What is an HOA Budget?

A homeowners association (HOA) budget is a financial plan consisting of an HOA's estimated revenues, expenses and reserve funds over a period of time, which is oftentimes a year. It is an important part of managing any homeowners association. As any board member knows, it can be stressful to work on your annual budget. A budget template helps to create a smooth process because it lists the most essential items you should be thinking about, such as insurance, maintenance needs, reserve fund contributions and more. However, it also provides the opportunity to ensure your community’s financial health. In fact, your homeowners association (HOA) depends on your budget for both its short-term and long-term planning. Read more to know where to start and how to create an HOA budget. 

Where to Start with an HOA Budget? 

Before your HOA board begins its work, be sure you are familiar with Illinois HOA laws and regulations. For example, Section 18(a) (8) of the Illinois Condominium Property Act states that owners can object to a budget if assessments exceed 115 percent of those of the previous year. Objectors must file a petition signed by at least 20 percent of the homeowners within 14 days of the budget’s adoption. The board must then hold an owners’ meeting within 30 days. Unless a majority of homeowners votes to reject the budget at that time, the budget stands as is.
You also need to be aware of any recent changes to existing laws, such as the amendment to Section 18(a)(6), which went into effect in 2016. It allows you to provide homeowners with a copy of the proposed budget 25 days (rather than 30 days) before adopting it. This change enables you to mail your proposed budget at the same time as your annual meeting notice.

How to Create an HOA Budget

Assuming you know applicable Illinois law, here are nine ways that you can create a workable HOA budget for your future needs.
1. Keep homeowners at the forefront.
The interests of your community should be your first priority, so do not allow politics to affect your budget process. What you do impacts all of your homeowners, no matter what kind of community you live in, so remember why you became involved in your HOA in the first place. Maintain your commitment to enhancing everyone’s quality of life.
2. Review expenses with a fine toothed comb.
It is not sufficient to simply annualize expenses from one year to the next. Instead, look over your fixed expenses, ask service providers to provide information on expected cost increases, consider expenditures that you deleted or considered unnecessary in the current fiscal year and take into account any new expenditures you will need to operate your HOA.
3. Reduce or eliminate delinquencies.
Part of being an HOA is dealing with delinquencies. Account for expected delinquencies as bad debt expenses. Make sure you apply late fees consistently. An aggressive collection approach will help you manage delinquencies, but you cannot avoid them completely. Remind residents that high receivables put basic services at risk for everyone.
4. Make those difficult decisions.
It is next to impossible to develop a budget and avoid making hard choices. If your property manager included a letter with your audited financial statements that outlined recommendations, look over that letter now. You might need a line item in your budget to account for accumulated deficit or a potential shortfall. Another option is to levy a special assessment.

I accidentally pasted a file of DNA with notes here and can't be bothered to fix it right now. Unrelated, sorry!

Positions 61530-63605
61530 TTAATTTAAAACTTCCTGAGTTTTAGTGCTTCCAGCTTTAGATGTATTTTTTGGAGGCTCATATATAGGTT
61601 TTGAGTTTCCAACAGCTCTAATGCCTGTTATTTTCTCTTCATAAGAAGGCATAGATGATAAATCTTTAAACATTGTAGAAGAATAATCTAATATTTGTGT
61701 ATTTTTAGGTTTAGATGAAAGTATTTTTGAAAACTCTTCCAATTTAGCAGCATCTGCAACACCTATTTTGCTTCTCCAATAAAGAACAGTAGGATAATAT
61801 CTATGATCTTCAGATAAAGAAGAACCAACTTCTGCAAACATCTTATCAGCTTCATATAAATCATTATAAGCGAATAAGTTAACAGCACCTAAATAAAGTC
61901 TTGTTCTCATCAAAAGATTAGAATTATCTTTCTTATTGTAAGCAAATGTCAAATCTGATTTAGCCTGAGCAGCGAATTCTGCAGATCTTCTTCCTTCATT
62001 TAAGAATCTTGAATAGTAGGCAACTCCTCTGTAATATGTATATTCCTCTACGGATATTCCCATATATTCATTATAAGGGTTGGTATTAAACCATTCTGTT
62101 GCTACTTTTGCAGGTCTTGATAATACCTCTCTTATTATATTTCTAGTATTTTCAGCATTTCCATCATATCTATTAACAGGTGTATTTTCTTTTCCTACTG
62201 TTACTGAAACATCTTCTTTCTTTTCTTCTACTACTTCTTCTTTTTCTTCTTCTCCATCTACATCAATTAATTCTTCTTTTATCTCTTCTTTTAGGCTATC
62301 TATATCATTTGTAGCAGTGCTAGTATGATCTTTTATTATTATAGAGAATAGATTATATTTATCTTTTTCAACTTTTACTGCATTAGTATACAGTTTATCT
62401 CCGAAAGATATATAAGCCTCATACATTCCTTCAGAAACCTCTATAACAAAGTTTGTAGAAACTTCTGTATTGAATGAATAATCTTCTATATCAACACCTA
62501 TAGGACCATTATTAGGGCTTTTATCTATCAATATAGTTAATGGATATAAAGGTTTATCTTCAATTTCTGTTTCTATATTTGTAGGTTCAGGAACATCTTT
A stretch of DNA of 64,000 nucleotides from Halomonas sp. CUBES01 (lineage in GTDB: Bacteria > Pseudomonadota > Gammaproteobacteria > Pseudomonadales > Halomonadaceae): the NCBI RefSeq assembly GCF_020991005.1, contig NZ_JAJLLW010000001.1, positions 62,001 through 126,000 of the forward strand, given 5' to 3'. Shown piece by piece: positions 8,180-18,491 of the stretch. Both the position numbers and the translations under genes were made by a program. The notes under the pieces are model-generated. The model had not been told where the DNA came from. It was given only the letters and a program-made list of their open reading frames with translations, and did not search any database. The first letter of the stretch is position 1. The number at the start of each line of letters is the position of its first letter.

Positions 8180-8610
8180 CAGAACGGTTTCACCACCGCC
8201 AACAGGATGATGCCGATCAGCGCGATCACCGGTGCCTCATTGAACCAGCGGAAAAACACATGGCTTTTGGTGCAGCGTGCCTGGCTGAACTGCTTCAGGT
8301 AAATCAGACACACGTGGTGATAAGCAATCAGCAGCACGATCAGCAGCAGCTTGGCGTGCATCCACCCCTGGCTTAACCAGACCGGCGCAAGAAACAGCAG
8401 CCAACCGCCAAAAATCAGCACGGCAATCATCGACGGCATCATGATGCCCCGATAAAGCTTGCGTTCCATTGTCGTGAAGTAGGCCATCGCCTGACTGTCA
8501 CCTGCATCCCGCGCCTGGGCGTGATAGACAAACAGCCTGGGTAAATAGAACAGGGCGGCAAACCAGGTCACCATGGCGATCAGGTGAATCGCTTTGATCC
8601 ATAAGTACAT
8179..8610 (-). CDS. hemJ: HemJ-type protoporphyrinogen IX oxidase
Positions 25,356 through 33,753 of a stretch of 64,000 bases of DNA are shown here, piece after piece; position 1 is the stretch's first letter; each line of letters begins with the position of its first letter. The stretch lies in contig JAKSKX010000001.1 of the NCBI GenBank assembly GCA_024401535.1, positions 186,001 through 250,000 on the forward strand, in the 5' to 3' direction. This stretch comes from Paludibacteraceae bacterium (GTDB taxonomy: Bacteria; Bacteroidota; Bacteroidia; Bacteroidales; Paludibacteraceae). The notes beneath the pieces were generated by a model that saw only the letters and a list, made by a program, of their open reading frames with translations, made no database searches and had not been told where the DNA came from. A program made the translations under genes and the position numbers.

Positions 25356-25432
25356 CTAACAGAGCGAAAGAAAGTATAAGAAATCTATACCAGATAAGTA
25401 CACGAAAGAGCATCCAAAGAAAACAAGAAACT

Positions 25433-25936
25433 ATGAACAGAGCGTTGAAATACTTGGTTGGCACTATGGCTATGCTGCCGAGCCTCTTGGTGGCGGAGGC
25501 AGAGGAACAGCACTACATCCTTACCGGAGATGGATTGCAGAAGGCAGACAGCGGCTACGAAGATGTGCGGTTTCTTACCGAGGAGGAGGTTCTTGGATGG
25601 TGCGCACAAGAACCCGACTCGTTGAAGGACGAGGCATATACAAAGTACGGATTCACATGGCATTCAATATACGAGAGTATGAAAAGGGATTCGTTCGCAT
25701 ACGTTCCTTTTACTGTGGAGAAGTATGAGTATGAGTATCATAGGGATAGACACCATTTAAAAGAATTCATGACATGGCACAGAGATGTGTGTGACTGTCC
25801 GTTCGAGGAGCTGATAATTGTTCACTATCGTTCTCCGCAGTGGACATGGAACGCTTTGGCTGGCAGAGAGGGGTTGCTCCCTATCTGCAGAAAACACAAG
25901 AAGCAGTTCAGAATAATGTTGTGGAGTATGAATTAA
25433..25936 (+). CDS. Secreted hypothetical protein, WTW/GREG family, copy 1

5. Check your operating balance.
You should have an operating fund that is at least enough to cover the cost of one month of maintenance, if you do not consider adding a special assessment to close the gap. Above all, do not add a contingency line item in your budget. It will only present problems down the road. If you do not have that amount on hand, you may need to consider an assessment to cover the gap. Do not use a contingency line item in your budget – it will just spell trouble later on. Be sure you consider all possible sources of revenue.
6. Plan for your long-term needs.
In addition to planning for the next year, create a three- and five-year plan, too. Illinois law gives your board a good bit of flexibility in funding your reserves, so look over anticipated projects that you cannot fund with your current reserves and include them in your planning. Also review your current vendor list to see if you may need to plan for fee increases. You may be able to take advantage of your community management company’s purchasing power to help you negotiate better rates.

7. Don't be afraid to make conservative projections.
Expenses can be extremely unpredictable year to year. What you spent a significant amount on in one year may not be the same in another. While it may difficult to plan for expected costs exactly, you can ensure you are prepared for any emergency. Some ways to do this are to project expenses based on the current economy, and using ununsued operating funds from the previous year to cover a small percent of your yearly dues.  

8. Establish clear dates and timelines.
By having due dates for notices, budget approval, budget meetings, and so on, it makes for a clearer process for all. This can be especially helpful in knowing what tasks are most important to be prioritized first, and keeping everyone in the conversation up to date. 
9. Process makes perfect.
Do not overlook the manner in which you accomplish your goals. For example, remember to get board approval for all reserve expenditures. And make sure your internal controls are in place so you do not risk any possibility of misappropriation or waste.
A well-developed annual HOA budget is crucial for the financial stability of your HOA. Follow these nine tips to create a budget that keeps your community on track. For more insights on how you can apply best practices to your budgeting process, contact FirstService Residential, Illinois’ leading community management company.
Friday March 12, 2021